Tucked neatly away at the far end of a mews off Berkeley Square lies Bellamy’s Restaurant. I suspect there’s a strong argument to state that Bellamy’s might be the most civilised dining room in London. To get to the restaurant you must enter by the side door and go through the adjoining ‘shop’, a mosaic-floored deli serving slabs of foie gras, rouille and little pots of caviar. Just before you reach the doorway into the restaurant, you might notice a photograph of an old lady on the wall. She’s making the same journey as you are – that’ll be The Queen. Bellamy’s is that kind of place.
Once through to the restaurant you’ll be met by a rosy-cheeked, Savile Row-suited Gavin Rankin, a patron of rare humour and charm. He glides around the room meeting and greeting the hordes of regulars and eager newcomers, taking coats, sharing jokes and generally making sure all runs as smooth as a freshly shaven leg. Rankin would, I imagine, say he trained with the best. For many years, he worked with the late Mark Birley as general manager of Annabel’s and Birley’s other London restaurants. Reports of old state that Birley was a man of incomparable taste and decorum, as well as being a real stickler for detail – it seems some of these qualities have influenced Mr. Rankin.
Bellamy’s is, you might say, an English gentleman’s interpretation of the perfect Parisian brasserie. The butter-coloured walls are well-lit and covered in old French posters from the early half of the 20th century. Film, stage and TV greats share space with old Martini adverts and railway posters. Many a restaurant opening in London today goes for this gilded vintage look, but here there’s a sense that everything has been chosen extremely carefully, that each poster or image means something and tells a particular story. The restaurant feels lived-in and well-loved and that creates an extremely warm, conducive atmosphere. Bellamy’s is smart and assured, but understated, never showy.
Once seated, we survey the characters that surround us and observe a fine selection of Mayfair regulars. There are financiers and art dealers, of course. Not braying bankers though, it’s rather more low-key in these environs. A fund manager here, an American sculpture collector there; the tone is hushed and meaningful and extremely grown-up.
The menu is purposefully conservative and timeless in its appeal. I suspect it changes subtly to reflect the seasons (most of the products come across the channel from Paris’ great markets), but I imagine the tone hasn’t changed since opening. There is little that intrigues, little that you won’t have tasted before, but there’s a fair chance that Bellamy’s representation of whatever well-loved dish you choose is flawless in its execution. Rankin spends significant portions of time in Paris and provincial France, so he knows just how a terrine or a daube should taste. The wine list is, with one or two sweet exceptions, exclusively French and has clearly been chosen by a drinker, and a tasteful one at that. Like the food, conservatism sets the tone, with most of the vinous offering hailing from Bordeaux, Burgundy and the Rhone, but as a resolutely Francophile wine drinker, I see this as no bad thing. We begin with a nervy 2010 Chablis which manages admirable complexity and length and then move forth towards the pleasures that reside within the hot, dusty hills of the Languedoc.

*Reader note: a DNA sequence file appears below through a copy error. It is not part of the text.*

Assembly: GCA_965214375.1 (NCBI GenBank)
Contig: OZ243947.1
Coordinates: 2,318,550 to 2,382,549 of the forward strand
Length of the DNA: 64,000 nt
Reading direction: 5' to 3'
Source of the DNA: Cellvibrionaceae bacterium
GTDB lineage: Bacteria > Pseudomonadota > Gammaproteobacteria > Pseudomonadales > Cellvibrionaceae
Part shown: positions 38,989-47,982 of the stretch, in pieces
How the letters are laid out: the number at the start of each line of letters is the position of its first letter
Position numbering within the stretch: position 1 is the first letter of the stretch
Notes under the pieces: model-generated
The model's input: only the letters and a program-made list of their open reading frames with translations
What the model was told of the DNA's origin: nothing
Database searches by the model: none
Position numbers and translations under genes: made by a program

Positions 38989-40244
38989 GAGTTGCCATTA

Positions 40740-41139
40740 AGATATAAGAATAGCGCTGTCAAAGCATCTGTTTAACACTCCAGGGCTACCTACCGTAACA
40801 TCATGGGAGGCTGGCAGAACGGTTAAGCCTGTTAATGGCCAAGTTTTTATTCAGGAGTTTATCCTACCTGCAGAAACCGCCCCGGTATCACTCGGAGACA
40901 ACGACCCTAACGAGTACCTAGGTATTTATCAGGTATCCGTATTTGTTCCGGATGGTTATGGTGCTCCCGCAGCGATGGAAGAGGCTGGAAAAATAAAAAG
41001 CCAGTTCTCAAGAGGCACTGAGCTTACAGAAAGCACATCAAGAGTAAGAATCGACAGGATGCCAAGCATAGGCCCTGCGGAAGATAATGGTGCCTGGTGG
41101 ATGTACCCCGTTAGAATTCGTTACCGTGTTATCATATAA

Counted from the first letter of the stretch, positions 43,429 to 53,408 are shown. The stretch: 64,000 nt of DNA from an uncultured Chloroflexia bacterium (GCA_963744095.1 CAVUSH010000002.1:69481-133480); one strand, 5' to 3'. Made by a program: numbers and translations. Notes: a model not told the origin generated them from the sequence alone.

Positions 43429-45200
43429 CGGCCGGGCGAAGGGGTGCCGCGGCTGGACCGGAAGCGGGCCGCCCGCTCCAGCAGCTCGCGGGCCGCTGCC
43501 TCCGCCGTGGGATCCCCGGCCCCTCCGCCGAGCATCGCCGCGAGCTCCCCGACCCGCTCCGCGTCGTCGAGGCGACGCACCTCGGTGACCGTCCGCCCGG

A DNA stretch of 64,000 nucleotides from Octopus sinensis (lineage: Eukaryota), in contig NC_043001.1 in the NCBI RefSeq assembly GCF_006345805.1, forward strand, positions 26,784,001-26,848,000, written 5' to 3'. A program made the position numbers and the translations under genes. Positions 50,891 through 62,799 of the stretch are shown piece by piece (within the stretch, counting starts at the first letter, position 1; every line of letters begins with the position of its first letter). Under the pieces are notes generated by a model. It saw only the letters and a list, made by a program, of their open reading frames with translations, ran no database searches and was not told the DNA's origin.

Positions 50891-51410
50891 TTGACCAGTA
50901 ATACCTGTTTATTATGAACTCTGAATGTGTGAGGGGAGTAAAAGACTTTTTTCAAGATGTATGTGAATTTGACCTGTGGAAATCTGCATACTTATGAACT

There are a lot of things to enjoy on the menu at Bellamy’s; choices are rather hard to call. Starters cover everything from the pseudo nursery food in ‘Bellamy’s Fishfinger’ to 50g of Oscietra caviar with pleasures various in between. I yearn for classicism and go for a simple salad of Dorset crab. The quality of the product is abundantly clear immediately. This is mainly white meat, but it has a depth of flavour and luxuriant texture that one rarely sees. I usually find white crab meat fairly insipid – this crab is silky, fleshy and fervently mineral. My guest’s cocktail of avocado and prawns might sound like a 70s throw back, but once again we’re charmed by the perfectly-judged nature of the dish – it is a superb construction. The reason the combination is iconic is because the flavours and textures of avocado and shellfish are a delight and Bellamy’s version does justice to the dish and repays the nostalgic zeal we exhibit in ordering it.
Steak tartare is a dish I must have eaten a hundred times. Highlights include an extraordinary rendition of this classic dish in Tourettes-Sur-Loup in the hills above Nice, and an upstanding version prepared by a private chef in Scotland, but this is without doubt number three if we’re judging in these terms. The meat is rough cut, rugged of flavour, mustardy and lasting. Thick-cut pommes pont neuf make for sturdy companions. Veal with morels is as delightful as you might imagine, a little more high-toned, but just as calm and assured as the tartare. We drink young Chateauneuf-du-Pape from Domaine Versino by the glass. Versino is one of those wonderfully idiosyncratic producers of the Southern Rhone who makes wine that suggests ripe farmyards and crunchy berry fruit all at once – a marvellous, if acquired, flavour profile – very old school.
Belllamy’s is a joy. If I had to choose a restaurant to visit once, every week, for the rest of my days, this might be it. There is a rare beauty to be found in that which endures and here that beauty is maintained with ease.